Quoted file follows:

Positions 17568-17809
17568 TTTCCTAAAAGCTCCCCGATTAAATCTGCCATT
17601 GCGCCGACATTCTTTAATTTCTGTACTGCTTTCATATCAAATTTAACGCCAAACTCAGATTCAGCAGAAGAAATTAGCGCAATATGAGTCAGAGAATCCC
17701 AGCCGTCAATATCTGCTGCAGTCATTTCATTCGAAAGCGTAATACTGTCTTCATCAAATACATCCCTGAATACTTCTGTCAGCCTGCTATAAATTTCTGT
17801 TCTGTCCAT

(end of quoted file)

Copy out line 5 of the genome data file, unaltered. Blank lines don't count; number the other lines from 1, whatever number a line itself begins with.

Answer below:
17801 TCTGTCCAT